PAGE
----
In my previous posting, I indicated that my attempts to install Linux on the T100 had eventually lead to my bricking the machine and, after it had been restored to health by an Asus Service Centre, I was planning to sit back and see how things developed. However, in a comment to my posting, “tr3w” suggested that I should continue using Linux through a bootable USB drive. Then, recently, in the Asus T100 Ubuntu Google+ Group, Ciprian Negrila indicated that the “Magic Stick” software would allow either Ubuntu or Android to be booted from a USB drive – without the dreaded mmcblk0rpmb timeout errors! Now, this sounded too good to miss, so I downloaded the Magic Stick package, installed it on a USB drive, disabled Secure Boot on the T100, and booted into the USB drive – only to be greeted by a “Preparing BitLocker Recovery” screen!
This initially had me confused since most web sources, including some Microsoft pages, insist that BitLocker is only available in the Pro and Enterprise editions of Windows 8.1. But, my T100 is running the basic Windows 8.1. However, Disk Manager clearly showed that both my main Windows partition (drive C:) and my dedicated data partition (drive D:) were both encrypted with BitLocker. The questions then became, how did encryption get turned on and, more importantly, how does one turn it off?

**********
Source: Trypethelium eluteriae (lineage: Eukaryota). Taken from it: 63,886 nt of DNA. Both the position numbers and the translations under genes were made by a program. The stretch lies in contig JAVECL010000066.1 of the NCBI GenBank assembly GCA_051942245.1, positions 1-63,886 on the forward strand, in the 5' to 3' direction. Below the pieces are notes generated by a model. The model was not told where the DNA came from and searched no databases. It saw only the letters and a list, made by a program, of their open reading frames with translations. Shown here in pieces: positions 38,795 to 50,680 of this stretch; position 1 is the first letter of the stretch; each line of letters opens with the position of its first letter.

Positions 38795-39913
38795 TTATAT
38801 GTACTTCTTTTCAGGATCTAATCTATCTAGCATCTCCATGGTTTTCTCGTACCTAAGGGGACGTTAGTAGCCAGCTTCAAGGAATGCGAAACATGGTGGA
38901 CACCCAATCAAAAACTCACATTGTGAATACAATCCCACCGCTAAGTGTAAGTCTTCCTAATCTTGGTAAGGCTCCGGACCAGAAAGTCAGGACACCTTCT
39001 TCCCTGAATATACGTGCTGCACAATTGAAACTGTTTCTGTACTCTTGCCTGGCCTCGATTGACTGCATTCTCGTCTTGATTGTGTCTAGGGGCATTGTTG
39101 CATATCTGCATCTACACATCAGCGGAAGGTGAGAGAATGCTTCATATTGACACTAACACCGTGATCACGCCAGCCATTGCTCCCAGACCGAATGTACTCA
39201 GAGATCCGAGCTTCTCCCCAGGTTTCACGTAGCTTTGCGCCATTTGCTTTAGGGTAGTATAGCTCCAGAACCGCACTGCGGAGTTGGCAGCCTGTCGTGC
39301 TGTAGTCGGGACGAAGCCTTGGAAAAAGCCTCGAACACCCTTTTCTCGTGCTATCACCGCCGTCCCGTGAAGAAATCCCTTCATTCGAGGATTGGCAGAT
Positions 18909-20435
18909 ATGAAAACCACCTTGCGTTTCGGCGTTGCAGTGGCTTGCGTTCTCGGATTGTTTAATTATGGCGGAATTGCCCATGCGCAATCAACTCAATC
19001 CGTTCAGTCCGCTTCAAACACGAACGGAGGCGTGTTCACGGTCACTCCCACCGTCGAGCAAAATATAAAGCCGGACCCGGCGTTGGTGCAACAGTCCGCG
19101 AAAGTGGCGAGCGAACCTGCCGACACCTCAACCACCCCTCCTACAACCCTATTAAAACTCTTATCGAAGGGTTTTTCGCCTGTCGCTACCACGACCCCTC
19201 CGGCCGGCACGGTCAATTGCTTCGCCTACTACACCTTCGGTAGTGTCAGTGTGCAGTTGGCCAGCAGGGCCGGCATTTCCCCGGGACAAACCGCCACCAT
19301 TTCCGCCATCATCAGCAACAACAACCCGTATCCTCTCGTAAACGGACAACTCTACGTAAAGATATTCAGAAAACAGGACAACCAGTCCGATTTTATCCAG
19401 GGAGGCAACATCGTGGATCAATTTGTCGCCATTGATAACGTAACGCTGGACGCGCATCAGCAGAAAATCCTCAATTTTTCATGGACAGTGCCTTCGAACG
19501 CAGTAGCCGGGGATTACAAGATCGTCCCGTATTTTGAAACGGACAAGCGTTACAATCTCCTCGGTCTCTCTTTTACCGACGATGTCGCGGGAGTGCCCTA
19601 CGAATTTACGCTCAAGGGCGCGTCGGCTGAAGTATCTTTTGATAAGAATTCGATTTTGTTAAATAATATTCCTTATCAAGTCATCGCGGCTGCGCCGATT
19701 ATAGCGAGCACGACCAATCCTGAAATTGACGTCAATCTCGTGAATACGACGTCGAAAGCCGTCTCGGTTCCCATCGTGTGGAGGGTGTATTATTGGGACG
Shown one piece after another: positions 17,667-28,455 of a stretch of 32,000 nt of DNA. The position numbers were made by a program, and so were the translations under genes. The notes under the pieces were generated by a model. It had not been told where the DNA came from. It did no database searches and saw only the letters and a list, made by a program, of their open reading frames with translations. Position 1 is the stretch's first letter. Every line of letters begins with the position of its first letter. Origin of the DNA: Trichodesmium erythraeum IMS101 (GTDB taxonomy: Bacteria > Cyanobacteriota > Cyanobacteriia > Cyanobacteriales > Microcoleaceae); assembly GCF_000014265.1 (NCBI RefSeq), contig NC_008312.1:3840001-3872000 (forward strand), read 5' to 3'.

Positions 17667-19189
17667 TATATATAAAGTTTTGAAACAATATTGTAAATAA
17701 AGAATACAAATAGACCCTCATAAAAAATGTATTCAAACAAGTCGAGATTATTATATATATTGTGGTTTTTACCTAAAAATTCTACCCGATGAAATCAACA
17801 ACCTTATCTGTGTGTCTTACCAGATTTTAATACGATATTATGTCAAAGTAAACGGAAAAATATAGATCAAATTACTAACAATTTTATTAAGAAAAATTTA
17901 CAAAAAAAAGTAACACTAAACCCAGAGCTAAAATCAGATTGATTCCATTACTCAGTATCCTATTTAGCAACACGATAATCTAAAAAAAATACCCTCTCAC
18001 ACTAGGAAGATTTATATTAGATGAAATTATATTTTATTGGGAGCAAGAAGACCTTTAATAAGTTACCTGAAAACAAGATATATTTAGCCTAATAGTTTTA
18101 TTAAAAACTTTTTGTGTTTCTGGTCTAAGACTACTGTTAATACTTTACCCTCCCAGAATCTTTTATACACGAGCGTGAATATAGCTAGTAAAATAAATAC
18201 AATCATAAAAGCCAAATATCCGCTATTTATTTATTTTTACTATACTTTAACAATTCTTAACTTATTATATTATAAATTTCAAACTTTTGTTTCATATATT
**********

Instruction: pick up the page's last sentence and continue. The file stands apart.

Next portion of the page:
Turning off BitLocker is not an intuitive process. In my case, calling up the Security tab in Control Panel showed an option for Encryption, but the only available process was to “Back up the security key”. In fact, my login credentials as both a regular user, and as a “normal” administrator only provided this single encryption option. By default, the key is stored “in the cloud” – under a Windows account. It turns out that the latter feature is a major clue.
In fact, it may be that I inadvertently established disk encryption with BitLocker by (stupidly) starting to follow Microsoft’s instructions to set up Windows on the T100 after the machine had been restored to factory settings. (I bailed out on this and set up a regular account with my usual userid and password.) The default setup process is to use a Windows account to login and, if you go this route, Redmond, in its unerring wisdom, implements disk encryption using BitLocker.
There seems to be lots of information about how to turn BitLocker on, but a dearth of details on how to turn it off. The trick seems to be to set up an Administrator’s account on the T100 using the logon credentials for a Microsoft E-mail account. This will require providing a valid E-mail address for a Microsoft account, and probably requesting a security code that will be sent to this address.
Logon to Windows on the T100 using this Administrator’s account. Swipe in from the right on the screen and bring up the Search box. Type BitLocker and an option to “Change device encryption settings” should be available. Select this option to go to the settings screen, scroll down to the “Device encryption” section which will indicate that “Device encryption is on”. Press the button marked “Turn off” and sit back while the operating system decrypts your drive(s).
A beginner’s guide to BitLocker, Windows’ built-in encryption tool
Windows 8.1 Will Start Encrypting Hard Drives By Default: Everything You Need to Know